Kai Bird: We live in a very dangerous time

Kai Bird Photo: Nepal Literature Festival
Kai Bird Photo: Nepal Literature Festival

With the release of Oppenheimer, American author Kai Bird once again stepped into the limelight. The movie, directed by Christopher Nolan, was adapted from Bird’s book American Prometheus: The Triumph and Tragedy of J. Robert Oppenheimer and became a global hit, collecting over USD 950 million at the global box office.

The movie has also been nominated in 13 different categories for this year’s Oscars.

Known for his nuanced narratives and detailed research, Kai Bird has crafted several award-winning works including The Good Spy: The Life and Death of Robert Ames. His writing mostly focuses on notable figures and tells stories from the past with broader historical contexts. Kai Bird’s storytelling and nuanced reporting have captivated many readers for many years.

Kai Bird is currently in Nepal to participate in the 11th edition of the Nepal Literature Festival. During the festival, Bird spoke about Robert Oppenheimer, his love for biographies and its role in telling historical narratives.


In the American Prometheus, you talk about the proliferation of nuclear weapons in the world, do you think your book is relevant to small countries like Nepal which is far off from being a nuclear power any time soon? 

Yes, absolutely. The book came out in 2005, but the movie by Christopher Nolan has given it a second life and an international following. Here in Nepal, your neighbours India, China and Pakistan indeed have dangerous nuclear weapons. 

Currently, countries like North Korea, Pakistan, India, Israel, France and England have dangerous weapons. We live in a very dangerous time. I am thankful to Christopher Nolan for making the movie and drawing attention to such an important issue.

You were once a journalist and then switched to becoming a biographer. What drew you to biography?

Yes, I started as a journalist in South Asia, writing for the Far East Economic Review, a magazine based in Hong Kong. I drifted into biography almost by accident. I decided to write a book and it became a biography. I fell in love with the genre.

Biography is the most powerful vehicle for conveying history. History books are okay, but a biography, if written well, can be a page-turner. It’s about one life and we all are curious about one’s life and journey.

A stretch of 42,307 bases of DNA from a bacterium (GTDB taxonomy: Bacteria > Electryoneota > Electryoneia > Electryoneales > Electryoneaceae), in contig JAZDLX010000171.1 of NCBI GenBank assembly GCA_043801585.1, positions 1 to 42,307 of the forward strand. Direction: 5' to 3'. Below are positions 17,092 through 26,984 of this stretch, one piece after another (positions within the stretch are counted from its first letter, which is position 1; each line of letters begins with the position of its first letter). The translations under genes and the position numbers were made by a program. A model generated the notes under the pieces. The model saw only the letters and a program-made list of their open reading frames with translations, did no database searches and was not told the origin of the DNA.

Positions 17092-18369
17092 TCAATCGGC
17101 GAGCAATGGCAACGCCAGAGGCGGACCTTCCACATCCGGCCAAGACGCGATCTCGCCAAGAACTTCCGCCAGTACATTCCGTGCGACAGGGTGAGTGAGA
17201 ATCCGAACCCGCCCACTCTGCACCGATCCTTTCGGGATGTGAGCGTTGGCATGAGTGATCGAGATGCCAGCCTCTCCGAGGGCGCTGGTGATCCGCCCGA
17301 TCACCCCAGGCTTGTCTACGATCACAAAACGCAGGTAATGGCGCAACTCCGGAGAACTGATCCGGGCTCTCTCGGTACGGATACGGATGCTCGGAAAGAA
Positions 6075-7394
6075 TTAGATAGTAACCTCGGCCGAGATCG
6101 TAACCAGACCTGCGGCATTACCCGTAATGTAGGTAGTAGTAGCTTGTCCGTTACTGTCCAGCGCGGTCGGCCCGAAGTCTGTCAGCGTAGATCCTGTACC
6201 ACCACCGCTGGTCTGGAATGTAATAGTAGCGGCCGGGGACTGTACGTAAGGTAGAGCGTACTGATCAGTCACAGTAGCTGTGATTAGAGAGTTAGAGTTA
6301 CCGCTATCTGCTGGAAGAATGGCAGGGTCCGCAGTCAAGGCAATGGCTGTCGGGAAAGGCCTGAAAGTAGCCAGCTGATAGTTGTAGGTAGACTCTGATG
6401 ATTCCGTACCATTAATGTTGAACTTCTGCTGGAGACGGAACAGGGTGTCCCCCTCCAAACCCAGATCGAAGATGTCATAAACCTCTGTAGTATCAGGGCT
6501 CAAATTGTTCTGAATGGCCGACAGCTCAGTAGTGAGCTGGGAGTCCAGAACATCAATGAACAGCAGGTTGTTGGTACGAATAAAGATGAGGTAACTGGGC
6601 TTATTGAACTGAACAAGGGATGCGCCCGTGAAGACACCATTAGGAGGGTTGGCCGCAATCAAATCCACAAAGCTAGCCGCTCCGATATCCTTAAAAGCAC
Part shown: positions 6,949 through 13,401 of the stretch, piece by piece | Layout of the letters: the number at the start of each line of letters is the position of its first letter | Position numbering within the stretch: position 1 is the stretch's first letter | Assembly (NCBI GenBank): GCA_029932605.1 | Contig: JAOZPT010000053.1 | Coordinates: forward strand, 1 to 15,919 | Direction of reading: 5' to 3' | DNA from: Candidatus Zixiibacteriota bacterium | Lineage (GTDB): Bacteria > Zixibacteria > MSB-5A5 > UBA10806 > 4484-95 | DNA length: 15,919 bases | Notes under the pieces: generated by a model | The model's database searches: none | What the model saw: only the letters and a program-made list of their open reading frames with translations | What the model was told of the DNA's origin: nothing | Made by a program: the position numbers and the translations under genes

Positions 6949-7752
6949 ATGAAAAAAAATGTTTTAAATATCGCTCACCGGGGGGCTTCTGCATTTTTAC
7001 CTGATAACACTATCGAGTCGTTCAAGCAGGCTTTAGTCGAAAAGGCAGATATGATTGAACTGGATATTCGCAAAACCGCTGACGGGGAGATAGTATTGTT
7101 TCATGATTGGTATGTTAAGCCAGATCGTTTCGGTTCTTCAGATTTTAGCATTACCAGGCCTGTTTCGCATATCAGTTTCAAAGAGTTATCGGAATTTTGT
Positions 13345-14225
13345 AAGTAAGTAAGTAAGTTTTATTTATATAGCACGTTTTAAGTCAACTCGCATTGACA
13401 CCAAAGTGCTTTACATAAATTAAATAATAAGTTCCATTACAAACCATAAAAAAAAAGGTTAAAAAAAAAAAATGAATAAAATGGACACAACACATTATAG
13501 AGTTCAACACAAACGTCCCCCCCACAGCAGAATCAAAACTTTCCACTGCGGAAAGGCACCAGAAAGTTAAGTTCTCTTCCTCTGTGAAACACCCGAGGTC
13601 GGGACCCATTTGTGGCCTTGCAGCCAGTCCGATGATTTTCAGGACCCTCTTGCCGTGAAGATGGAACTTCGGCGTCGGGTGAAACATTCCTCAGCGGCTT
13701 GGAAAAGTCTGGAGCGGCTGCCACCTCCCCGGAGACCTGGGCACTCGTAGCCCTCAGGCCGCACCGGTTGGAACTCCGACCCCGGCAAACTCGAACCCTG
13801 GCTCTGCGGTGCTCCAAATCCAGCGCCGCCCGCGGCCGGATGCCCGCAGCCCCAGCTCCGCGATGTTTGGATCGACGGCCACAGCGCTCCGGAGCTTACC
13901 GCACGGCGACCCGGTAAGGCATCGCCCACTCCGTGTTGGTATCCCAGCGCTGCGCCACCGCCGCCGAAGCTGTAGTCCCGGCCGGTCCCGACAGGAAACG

I argue biography is also the most arduous scholarship because it is an endless quest for facts about another person’s life. I would confess it is almost novelistic. 

My biography on Robert Oppenheimer is my take on his life but it is written with hundreds of footnotes. Each fact has to have footnotes. Most biographies take at least five years to be completed. But if done well, they became like a novel. 

L-R Kunda Dixit and Kai Bird Photo: Nepal Literature Festival
L-R Kunda Dixit and Kai Bird Photo: Nepal Literature Festival

Why Oppenheimer? You had a co-author as well. Was he already working on the book and did you tag along? What was the process like?

Yes, I just tagged along. Martin J. Sherwin is no longer with us. He died in October 2021, just two weeks after learning Christopher Nolan would finally make a film. Martin started the book in 1980 and he spent 20 years researching. Then he came to me and asked me to join. 

He has some biographer disease in which you can’t start to write because you know there is always one more archive and interview to be done. But when I joined it turned out as a great collaboration. It still took five years of my time to take the book into publication. 

What fascinates you about Robert Oppenheimer?

Oppie was his nickname and he was a complex person. He was a quantum physicist in his early 20s. We argued in the book that he is a good scientist because he was humanous, and he loved literature and poetry. He loved the poem of T.S Elliot, John Donne. He loved the novel by Ernest Hemingway.  In the late 30s, he became curious about Hindu scripture. He learned Sanskrit so that he could learn Bhagavad Gita in the original script. 

I could talk about Robert for hours. He is of course the father of the atomic bomb. But there is more to him than just that.

Kai Bird Photo: Nepal Literature Festival
Kai Bird Photo: Nepal Literature Festival

The book and movie do not address the victims of Nagasaki and Hiroshima. The movie has not been shown in Japan yet. What do you have to say about it?

I think it is about to. It took about seven to eight months. I think there was hesitancy since it carries a sensitive subject. In the book, we described what happened on the ground. We think almost a quarter million died by the two bombs. Most of them were civilians. In the movies, you do not see what happens on the ground. But I think Nolan did something even better in a way because he forced the audience to see Oppenheimer, imagining the destruction of Hiroshima. The movie compelled everyone in the audience to imagine for themselves what happened. 

Extracted from a session titled From Bestseller to Blockbuster: The Oppenheimer Story, during the Nepal Literature Festival, Lakeside, Pokhara. 

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